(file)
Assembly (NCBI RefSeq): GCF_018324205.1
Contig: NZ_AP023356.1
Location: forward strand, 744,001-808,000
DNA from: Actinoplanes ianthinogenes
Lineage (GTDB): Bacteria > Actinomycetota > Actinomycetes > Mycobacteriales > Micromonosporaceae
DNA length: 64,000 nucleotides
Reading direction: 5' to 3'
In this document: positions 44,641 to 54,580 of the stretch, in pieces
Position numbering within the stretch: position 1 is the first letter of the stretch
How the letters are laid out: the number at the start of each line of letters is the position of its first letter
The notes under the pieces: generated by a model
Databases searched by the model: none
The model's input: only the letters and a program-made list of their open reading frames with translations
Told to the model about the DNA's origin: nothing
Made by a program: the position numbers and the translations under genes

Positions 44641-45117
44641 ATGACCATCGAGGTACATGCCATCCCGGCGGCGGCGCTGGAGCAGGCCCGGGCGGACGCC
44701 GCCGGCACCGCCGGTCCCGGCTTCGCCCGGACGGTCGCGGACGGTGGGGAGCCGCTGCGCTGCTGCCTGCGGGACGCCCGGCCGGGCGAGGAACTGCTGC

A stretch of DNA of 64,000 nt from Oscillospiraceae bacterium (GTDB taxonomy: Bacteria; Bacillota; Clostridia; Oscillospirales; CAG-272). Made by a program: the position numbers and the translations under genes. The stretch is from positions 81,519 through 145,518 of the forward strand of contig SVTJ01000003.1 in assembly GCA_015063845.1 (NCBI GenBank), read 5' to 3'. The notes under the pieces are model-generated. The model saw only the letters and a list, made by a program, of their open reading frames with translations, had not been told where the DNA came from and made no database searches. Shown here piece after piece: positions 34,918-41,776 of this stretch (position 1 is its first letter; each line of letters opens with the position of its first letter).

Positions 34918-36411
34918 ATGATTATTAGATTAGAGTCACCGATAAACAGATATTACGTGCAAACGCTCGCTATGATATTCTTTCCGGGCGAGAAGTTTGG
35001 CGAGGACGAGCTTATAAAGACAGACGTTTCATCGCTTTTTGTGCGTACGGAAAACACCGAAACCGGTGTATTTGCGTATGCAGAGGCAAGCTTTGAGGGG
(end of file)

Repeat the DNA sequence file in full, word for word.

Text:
Assembly (NCBI RefSeq): GCF_018324205.1
Contig: NZ_AP023356.1
Location: forward strand, 744,001-808,000
DNA from: Actinoplanes ianthinogenes
Lineage (GTDB): Bacteria > Actinomycetota > Actinomycetes > Mycobacteriales > Micromonosporaceae
DNA length: 64,000 nucleotides
Reading direction: 5' to 3'
In this document: positions 44,641 to 54,580 of the stretch, in pieces
Position numbering within the stretch: position 1 is the first letter of the stretch
How the letters are laid out: the number at the start of each line of letters is the position of its first letter
The notes under the pieces: generated by a model
Databases searched by the model: none
The model's input: only the letters and a program-made list of their open reading frames with translations
Told to the model about the DNA's origin: nothing
Made by a program: the position numbers and the translations under genes

Positions 44641-45117
44641 ATGACCATCGAGGTACATGCCATCCCGGCGGCGGCGCTGGAGCAGGCCCGGGCGGACGCC
44701 GCCGGCACCGCCGGTCCCGGCTTCGCCCGGACGGTCGCGGACGGTGGGGAGCCGCTGCGCTGCTGCCTGCGGGACGCCCGGCCGGGCGAGGAACTGCTGC

A stretch of DNA of 64,000 nt from Oscillospiraceae bacterium (GTDB taxonomy: Bacteria; Bacillota; Clostridia; Oscillospirales; CAG-272). Made by a program: the position numbers and the translations under genes. The stretch is from positions 81,519 through 145,518 of the forward strand of contig SVTJ01000003.1 in assembly GCA_015063845.1 (NCBI GenBank), read 5' to 3'. The notes under the pieces are model-generated. The model saw only the letters and a list, made by a program, of their open reading frames with translations, had not been told where the DNA came from and made no database searches. Shown here piece after piece: positions 34,918-41,776 of this stretch (position 1 is its first letter; each line of letters opens with the position of its first letter).

Positions 34918-36411
34918 ATGATTATTAGATTAGAGTCACCGATAAACAGATATTACGTGCAAACGCTCGCTATGATATTCTTTCCGGGCGAGAAGTTTGG
35001 CGAGGACGAGCTTATAAAGACAGACGTTTCATCGCTTTTTGTGCGTACGGAAAACACCGAAACCGGTGTATTTGCGTATGCAGAGGCAAGCTTTGAGGGG